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OPINION: Increasing minimum wage is a short-term solution for a long-term problem

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Those expected to benefit will suffer when minimum wage increases to $15 per hour.

The supply of workers and businesses’ demand for workers determines the price of labor. The law of supply suggests that as prices increase, the amount of people looking for work will increase. The law of demand indicates that as the price of individual units of labor increases, the amount of labor a business demands decreases. Minimum wage restricts the supply and demand of the labor market.

An invisible hand guides supply and demand toward an intersection known as “market equilibrium.” This point is where employers and employees receive and consume the highest level of production. Moral philosopher Adam Smith outlines the invisible hand theory in his book “The Wealth of Nations” and asserts government interference with unintended consequences.

Lawmakers and academics say increasing minimum wage can alleviate the suffering of the working poor. Should the minimum wage rise above market equilibrium, unemployment will rise because labor supplied increases while labor demanded decreases.

The invisible hand has not found the market equilibrium, it implies that increasing minimum wage enables market efficiency because it brings demand closer to equilibrium. This causes demand for goods and services from other markets to increase, which leads to higher prices.

Minimum wage causes a temporary increase in GDP, until employers increase prices to prevent inventory loss and higher profits. The long-run supply suggests that supply side inflation will wipe out gains made by minimum wage. Short-term growth from demand accounts for no increase in the supply of goods demanded.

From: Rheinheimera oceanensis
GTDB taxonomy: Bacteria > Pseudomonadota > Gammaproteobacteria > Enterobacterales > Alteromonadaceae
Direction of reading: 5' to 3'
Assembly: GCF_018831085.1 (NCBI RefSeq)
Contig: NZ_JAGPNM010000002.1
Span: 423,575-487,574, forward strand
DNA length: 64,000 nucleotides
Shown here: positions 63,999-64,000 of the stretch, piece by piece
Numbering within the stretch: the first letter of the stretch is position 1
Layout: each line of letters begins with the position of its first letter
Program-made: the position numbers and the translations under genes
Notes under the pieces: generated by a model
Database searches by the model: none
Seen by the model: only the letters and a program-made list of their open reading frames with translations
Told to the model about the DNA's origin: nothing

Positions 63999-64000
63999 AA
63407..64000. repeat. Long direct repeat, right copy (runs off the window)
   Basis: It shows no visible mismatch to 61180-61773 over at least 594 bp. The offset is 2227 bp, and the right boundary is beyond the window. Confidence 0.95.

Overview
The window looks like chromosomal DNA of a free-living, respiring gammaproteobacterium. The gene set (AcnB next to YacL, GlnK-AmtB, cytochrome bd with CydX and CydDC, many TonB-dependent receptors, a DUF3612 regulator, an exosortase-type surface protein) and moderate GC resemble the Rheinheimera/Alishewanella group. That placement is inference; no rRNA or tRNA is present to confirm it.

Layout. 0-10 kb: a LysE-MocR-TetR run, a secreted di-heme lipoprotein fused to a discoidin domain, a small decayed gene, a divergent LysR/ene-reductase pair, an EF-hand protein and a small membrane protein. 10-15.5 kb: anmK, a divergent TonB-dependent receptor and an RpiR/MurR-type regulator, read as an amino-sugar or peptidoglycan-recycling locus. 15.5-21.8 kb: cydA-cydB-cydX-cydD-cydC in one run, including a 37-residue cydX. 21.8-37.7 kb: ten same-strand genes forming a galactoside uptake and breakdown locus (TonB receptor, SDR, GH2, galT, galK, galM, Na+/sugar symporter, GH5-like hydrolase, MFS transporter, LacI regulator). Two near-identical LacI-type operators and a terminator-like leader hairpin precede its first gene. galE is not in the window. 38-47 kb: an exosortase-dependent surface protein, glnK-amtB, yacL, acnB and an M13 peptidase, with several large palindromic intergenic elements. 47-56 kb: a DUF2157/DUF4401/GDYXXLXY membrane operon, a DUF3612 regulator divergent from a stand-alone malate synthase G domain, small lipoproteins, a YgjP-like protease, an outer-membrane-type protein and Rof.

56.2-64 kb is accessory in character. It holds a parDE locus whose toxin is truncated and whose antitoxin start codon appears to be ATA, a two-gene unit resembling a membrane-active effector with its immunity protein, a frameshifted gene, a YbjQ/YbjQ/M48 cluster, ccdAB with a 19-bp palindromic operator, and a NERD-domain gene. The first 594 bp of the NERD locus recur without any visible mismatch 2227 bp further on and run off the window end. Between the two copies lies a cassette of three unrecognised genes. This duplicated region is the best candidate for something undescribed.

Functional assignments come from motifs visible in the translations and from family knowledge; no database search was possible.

Minimum wage must continue to increase for wages to keep pace with inflation, which causes negative externalities for businesses. Inflation affects creditors because inflation wipes out return on investment and favors debtors over the creditors. This may slow economic development because businesses now lack financiers to invest in their business’ expansion.

When companies expand, they require more workers to manage accounts and run their business efficiently. If capital flow is restricted by inflation, less wealth is created, leading to fewer opportunities.

As noted in “The Wealth of Nations,” policies done with good intentions have unintended consequences. A minimum wage hike is a proposal that sounds good on paper, but lacks evidence to support its success. Supporters use the “appeal to pity” fallacy to validate their claims. 

Knowledge and skill determine wages, which explains why underwater welders earn more than entry-level employees. Many can flip a burger, yet few wield the skill to weld. Minimum wage typically fills entry-level positions by providing knowledge and skills for those entering the labor force. Workers take with them the knowledge and skills and apply them to better paying jobs. These jobs pay higher wages because of the knowledge employees have. The process continues and wealth is accumulated as workers develop specialized skills. Nineteenth century Scottish immigrant and industrialist Andrew Carnegie noted, “The first third of your life should be spent learning all you can, the next third earning as much as you can, and the last third should be spent giving it all away.”

Carnegie’s example is worth mentioning because he came from poverty, but amounted to one of the richest individuals throughout history. It is a mischaracterization of capitalism to suggest that people get rich through exploitation. Bill Gates is derived from providing products people wanted, not robbing consumers and workers of their dignity. While some Microsoft workers struggle to make ends meet, increasing minimum wage will not change reality because scarcity determines labors value.

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OPINION: Increasing minimum wage is a short-term solution for a long-term problem